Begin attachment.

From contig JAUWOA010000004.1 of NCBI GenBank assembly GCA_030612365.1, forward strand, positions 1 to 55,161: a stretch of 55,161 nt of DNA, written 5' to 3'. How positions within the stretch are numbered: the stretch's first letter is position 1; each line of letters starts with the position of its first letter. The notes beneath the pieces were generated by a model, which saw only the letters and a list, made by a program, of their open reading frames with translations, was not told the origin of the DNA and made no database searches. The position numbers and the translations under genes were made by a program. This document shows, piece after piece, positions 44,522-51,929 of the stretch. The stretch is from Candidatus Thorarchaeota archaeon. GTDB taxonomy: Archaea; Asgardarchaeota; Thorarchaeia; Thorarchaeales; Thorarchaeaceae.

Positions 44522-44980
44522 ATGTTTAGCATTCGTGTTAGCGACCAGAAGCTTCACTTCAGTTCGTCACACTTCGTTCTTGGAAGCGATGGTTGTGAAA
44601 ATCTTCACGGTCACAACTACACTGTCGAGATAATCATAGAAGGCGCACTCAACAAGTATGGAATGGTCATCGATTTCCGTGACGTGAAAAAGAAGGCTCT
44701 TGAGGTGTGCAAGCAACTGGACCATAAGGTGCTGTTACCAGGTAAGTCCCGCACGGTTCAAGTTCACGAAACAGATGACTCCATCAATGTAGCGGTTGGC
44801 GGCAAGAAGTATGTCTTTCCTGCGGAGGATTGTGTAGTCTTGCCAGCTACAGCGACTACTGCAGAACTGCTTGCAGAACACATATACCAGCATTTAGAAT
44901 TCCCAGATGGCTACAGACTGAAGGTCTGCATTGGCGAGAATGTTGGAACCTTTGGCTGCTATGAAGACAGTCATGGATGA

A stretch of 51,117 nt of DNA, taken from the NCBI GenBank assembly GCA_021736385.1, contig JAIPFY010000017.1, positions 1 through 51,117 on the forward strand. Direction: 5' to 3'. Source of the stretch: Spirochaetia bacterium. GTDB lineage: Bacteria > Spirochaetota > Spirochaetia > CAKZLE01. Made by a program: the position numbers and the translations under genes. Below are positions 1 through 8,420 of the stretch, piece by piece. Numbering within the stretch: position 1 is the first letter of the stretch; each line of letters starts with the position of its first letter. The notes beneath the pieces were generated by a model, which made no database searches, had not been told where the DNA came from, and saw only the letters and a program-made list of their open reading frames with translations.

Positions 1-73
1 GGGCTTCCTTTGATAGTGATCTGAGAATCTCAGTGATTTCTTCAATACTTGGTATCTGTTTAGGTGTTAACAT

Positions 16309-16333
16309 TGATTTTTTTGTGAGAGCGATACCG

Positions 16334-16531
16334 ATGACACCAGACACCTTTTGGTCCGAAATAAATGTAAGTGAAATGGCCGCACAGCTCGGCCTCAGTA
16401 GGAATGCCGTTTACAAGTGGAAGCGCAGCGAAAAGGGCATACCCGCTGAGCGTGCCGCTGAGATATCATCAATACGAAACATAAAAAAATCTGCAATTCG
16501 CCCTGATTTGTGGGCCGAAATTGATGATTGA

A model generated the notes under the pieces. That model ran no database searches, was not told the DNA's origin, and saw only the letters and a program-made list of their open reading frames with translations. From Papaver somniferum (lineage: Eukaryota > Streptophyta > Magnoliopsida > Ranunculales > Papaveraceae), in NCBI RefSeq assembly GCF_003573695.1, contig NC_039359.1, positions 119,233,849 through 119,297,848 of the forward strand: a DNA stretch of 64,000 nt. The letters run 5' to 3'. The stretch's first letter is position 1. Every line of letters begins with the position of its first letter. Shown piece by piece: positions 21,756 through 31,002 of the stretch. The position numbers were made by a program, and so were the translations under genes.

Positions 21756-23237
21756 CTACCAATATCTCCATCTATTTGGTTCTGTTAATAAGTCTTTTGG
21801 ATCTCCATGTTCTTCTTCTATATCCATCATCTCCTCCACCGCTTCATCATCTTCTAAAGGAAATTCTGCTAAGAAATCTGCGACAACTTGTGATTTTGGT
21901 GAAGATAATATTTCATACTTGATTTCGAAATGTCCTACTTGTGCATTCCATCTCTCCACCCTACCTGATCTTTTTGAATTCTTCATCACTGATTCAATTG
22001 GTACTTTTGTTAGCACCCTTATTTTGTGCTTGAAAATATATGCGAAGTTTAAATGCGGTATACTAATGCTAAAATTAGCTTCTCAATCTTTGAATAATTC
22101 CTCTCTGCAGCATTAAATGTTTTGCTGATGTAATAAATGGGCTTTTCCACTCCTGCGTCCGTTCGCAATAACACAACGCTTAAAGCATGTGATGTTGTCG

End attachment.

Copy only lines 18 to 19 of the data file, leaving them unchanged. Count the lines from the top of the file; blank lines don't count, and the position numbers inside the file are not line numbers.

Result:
Positions 21756-23237
21756 CTACCAATATCTCCATCTATTTGGTTCTGTTAATAAGTCTTTTGG